You are correct that there is NOTHING wrong with being skeptical.

    But be aware that well-regarded individuals and organizations have been duped in the past into posting well-regarded falsehoods. It wouldn't exactly be the first time if the video exaggerated the danger.

  8. Pat Dissent · 1167 days ago

    The New York Times enjoyed a stellar journalistic reputation... until Jayson Blair. There are first times for everything, including bad judgment.

    Don't you find it the least bit odd Fraunhofer didn't supply proof in at least some of the ways I mentioned? If they do enjoy the sterling reputation you imply, wouldn't Fraunhofer want to be fastidious rather than sloppy? And if they were sloppy, doesn't that alone degrade some of their reputation? I, for one and possibly the only one, find the whole inside/outside thing utterly mental. Were I out to supply proof, I would have made it iron-clad : one take, no cut-scenes, one continuous, seemless shot. This was not something to take to Cannes, for crying out loud.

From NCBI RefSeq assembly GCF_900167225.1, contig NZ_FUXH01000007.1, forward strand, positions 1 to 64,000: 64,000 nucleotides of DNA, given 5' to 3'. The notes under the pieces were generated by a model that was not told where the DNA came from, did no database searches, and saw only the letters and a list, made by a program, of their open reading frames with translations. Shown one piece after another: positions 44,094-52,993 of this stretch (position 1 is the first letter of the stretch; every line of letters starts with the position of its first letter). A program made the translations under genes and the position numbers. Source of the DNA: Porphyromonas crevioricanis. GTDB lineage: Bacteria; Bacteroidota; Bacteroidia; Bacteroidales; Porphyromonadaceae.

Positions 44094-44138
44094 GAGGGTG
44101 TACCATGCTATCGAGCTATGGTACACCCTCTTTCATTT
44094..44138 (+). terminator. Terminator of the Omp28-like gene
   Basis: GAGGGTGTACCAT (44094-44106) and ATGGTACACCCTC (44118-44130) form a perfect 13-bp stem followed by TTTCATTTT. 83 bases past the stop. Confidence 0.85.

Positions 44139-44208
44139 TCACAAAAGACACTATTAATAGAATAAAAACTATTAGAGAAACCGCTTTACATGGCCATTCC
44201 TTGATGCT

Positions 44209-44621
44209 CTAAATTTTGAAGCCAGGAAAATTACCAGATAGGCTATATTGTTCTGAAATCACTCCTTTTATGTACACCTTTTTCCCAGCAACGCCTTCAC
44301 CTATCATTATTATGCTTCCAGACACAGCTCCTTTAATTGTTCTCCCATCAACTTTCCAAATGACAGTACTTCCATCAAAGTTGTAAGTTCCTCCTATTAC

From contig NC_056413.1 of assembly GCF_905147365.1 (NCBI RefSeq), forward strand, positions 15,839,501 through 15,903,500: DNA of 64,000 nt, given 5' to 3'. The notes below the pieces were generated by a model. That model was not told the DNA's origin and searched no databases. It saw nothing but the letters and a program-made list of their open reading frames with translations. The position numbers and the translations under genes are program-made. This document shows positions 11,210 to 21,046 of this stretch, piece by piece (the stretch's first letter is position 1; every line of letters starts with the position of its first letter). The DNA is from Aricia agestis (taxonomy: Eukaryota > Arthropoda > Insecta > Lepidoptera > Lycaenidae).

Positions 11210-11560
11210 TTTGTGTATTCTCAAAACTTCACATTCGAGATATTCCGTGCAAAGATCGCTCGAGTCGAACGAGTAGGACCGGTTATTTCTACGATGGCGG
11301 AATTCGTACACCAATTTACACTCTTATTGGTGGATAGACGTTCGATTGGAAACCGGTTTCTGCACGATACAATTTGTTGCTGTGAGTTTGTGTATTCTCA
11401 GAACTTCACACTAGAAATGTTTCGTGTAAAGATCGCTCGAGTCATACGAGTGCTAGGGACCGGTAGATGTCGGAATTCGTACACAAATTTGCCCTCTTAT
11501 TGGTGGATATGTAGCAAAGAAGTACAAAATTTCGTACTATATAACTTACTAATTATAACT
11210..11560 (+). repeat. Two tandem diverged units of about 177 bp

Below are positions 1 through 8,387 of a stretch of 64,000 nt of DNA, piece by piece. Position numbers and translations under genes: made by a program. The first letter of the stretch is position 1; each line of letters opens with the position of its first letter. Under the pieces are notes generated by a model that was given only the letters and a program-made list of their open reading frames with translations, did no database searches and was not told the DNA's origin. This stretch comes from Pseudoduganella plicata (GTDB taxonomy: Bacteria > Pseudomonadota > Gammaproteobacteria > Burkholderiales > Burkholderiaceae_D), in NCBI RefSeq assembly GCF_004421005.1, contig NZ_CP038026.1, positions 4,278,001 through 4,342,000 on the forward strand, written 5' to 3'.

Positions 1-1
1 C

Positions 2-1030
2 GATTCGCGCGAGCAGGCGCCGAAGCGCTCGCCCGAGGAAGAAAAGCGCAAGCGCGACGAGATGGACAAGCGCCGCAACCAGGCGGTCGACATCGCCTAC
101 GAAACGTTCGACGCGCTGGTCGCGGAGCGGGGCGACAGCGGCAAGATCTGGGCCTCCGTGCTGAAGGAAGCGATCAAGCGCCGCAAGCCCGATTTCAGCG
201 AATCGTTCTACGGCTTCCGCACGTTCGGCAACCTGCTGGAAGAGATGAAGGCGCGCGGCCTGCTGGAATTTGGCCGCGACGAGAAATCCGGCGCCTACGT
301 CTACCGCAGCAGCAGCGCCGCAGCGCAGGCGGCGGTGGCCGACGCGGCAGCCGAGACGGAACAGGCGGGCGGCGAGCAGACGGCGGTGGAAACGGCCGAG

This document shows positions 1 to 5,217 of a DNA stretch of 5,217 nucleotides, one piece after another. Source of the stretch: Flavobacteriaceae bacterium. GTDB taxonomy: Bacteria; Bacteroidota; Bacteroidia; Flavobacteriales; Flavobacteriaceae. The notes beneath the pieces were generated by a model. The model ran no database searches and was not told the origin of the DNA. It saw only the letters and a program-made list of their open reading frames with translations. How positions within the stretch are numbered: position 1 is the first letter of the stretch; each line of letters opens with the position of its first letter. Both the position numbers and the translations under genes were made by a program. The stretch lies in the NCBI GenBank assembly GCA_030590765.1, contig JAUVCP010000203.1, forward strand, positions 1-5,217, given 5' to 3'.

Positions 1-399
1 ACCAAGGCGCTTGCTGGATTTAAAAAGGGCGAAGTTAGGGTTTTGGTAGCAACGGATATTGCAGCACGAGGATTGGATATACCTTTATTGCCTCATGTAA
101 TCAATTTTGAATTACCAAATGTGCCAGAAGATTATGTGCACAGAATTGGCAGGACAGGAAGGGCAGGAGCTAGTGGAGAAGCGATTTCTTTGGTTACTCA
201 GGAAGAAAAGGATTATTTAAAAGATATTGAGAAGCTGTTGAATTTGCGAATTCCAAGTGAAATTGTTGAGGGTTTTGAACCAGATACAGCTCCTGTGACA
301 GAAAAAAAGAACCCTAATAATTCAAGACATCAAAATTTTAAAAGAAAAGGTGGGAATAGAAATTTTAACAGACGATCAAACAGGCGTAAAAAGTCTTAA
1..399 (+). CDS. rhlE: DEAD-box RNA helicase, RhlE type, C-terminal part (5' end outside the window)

Has anyone besides Fraunhofer duplicated this? The proof of the matter is right there. If the answer is no then everyone, *especially Sophos*, should be very skeptical of video-only 'evidence'. If there is no independent proof then it didn't happen. There simply is no room for 'gentlemen's courtesy' in science. It is, or it is not.

  9. Andrew Ludgate · 1167 days ago

    Let's analyze what they've done:

    Step 1: Tethered Jailbreak.
    Is this accepted as doable? Yes.

    Step 2: SSH into device.
    Is this accepted as doable? Only if the device's passwords are known (e.g. haven't been changed from the default)